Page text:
Rob Hopkins

Fellow, Community Preparedness


Rob Hopkins is the originator of the Transition Town concept, which promotes community-driven responses to peak oil that focus on cooperative effort to meet basic needs as sustainably and close to home as possible. In just a few years, his work has inspired an international movement of hundreds of communities and thousands of people pursuing Transition initiatives. A teacher of permaculture and natural building techniques, Rob is co-founder of the Transition Network, and author of The Transition Handbook: From oil dependency to local resilience (2008), and The Transition Companion (2011). He was the winner of the 2008 Schumacher Award, is an Ashoka Fellow, served 3 years as a Trustee of the Soil Association, and was named by the Independent as one of the UK’s top 100 environmentalists


Agriculture in a Changing World

length: 29:26   credit: OnEarth Productions   Mar 03, 2014

"Agriculture is the oldest environmental problem," the Land Institute's Wes Jackson tells us early in this 27-minute video. Through interviews with 11 scientists, researchers and environmental experts, this short documentary considers that fate of agriculture and the environment in the age of agri-business and climate change.

Noam Chomsky, Bill McKibben, Tad Patzek , Wendell Berry, Mark Shepard and the rest of the cast explain that big agriculture's insatiable need for revenue not only afflicts the environment with toxic fertilizers, pesticides and carbon emissions, it degrades the state of agriculture itself by destroying the soil and subverting the natural evolution of animals, plants and insects. It is as unsustainable as it is unstoppable.

The local food movement and the resurgence of small farms provide a glimmer of hope on a gloomy horizon. "Last year was the first time in 150 years there were more farms and not fewer," McKibben says. Chomsky puts the dilemma in perspective when he says, "On the one hand you have highly concentrated capital supported by state power. On the other hand you have people trying to do things on their own. That's not just agriculture that's over the whole society."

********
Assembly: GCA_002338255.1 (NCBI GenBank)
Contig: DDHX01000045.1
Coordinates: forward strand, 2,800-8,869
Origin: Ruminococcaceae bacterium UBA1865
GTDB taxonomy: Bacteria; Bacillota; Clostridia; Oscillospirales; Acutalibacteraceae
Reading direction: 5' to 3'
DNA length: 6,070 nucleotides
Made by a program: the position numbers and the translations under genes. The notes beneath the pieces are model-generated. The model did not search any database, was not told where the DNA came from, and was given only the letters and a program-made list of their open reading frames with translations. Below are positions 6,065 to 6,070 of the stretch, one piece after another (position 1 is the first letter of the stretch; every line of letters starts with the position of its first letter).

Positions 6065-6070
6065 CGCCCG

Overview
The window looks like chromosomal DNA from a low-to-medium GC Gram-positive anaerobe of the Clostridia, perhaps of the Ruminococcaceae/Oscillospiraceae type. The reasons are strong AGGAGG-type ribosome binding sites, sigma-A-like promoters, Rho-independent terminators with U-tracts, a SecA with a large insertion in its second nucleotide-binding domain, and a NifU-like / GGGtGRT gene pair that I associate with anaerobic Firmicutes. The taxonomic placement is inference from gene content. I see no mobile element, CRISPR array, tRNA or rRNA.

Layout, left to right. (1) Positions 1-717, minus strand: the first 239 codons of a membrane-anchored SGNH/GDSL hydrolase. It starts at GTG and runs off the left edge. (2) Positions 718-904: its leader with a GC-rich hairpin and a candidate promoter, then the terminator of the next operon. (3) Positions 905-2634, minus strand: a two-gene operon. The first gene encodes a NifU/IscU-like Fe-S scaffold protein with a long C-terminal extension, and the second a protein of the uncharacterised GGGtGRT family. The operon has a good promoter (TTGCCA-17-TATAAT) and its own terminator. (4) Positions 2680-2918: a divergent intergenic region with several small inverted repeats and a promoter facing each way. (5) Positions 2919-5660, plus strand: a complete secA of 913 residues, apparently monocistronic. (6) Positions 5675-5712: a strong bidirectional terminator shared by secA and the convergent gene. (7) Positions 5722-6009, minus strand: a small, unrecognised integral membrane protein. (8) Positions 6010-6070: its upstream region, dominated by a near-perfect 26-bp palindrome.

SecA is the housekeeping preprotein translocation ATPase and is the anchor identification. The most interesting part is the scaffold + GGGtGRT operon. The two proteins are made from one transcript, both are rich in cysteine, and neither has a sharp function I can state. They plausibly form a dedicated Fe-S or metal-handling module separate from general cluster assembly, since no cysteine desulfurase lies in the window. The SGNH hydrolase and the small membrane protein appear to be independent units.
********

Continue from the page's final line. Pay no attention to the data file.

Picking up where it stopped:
Rob Hopkins: Sustainability and Community

length: 15:00   credit: BBC Radio 4: Four Thoughtdownload   Nov 18, 2012

The influential founder of the Transition Towns movement Rob Hopkins argues for a new approach to energy, society and our surroundings - with the help of a bottle of beer and a ten pound note bearing a picture of David Bowie. Four Thought is a series of talks combining personal stories with fresh arguments, recorded in front of an audience at the RSA in London.

Latest Publications

Divest! - Then What?

Rob Hopkins    Jul 28, 2014   

Last year when I visited the US, Peter Lipman (Chair of Transition Network) and myself had supper with representatives from 3 large philanthropic organisations there.  At one point, Peter asked “so do you invest in … >>

Interview with Rob Hopkins on In Transition 2.0

Rob Hopkins    Apr 24, 2012   

Jonny Gordon-Farleigh from STIR interviews Rob Hopkins To mark the release of In Transition 2.0 — an inspirational film about communities printing their own money, growing food, localising their economies and … >>

Climate After Growth

Rob Hopkins    Sep 30, 2013   

In this provocative paper, PCI Executive Director Asher Miller and Transition Movement Founder (and PCI Fellow) Rob Hopkins make a convincing case for why the environmental community must embrace post-growth economics and … >>

The Power of Just Doing Stuff: How local action can change the world

Rob Hopkins

Something is stirring. People around the world are deciding that the well-being of their community and its economy lies with them. They're people like you. They've had enough, and, rather than waiting for permission, they're … >>

press coverage

Hopkins interviewed at The Ecologist

Rob Hopkins  

Post Carbon Fellow Rob Hopkins was interviewed by the Ecologist on the Transition experiment. From the article: So what is Transition precisely? Hopkins says honestly: "Well, it's something different most days I'm … >>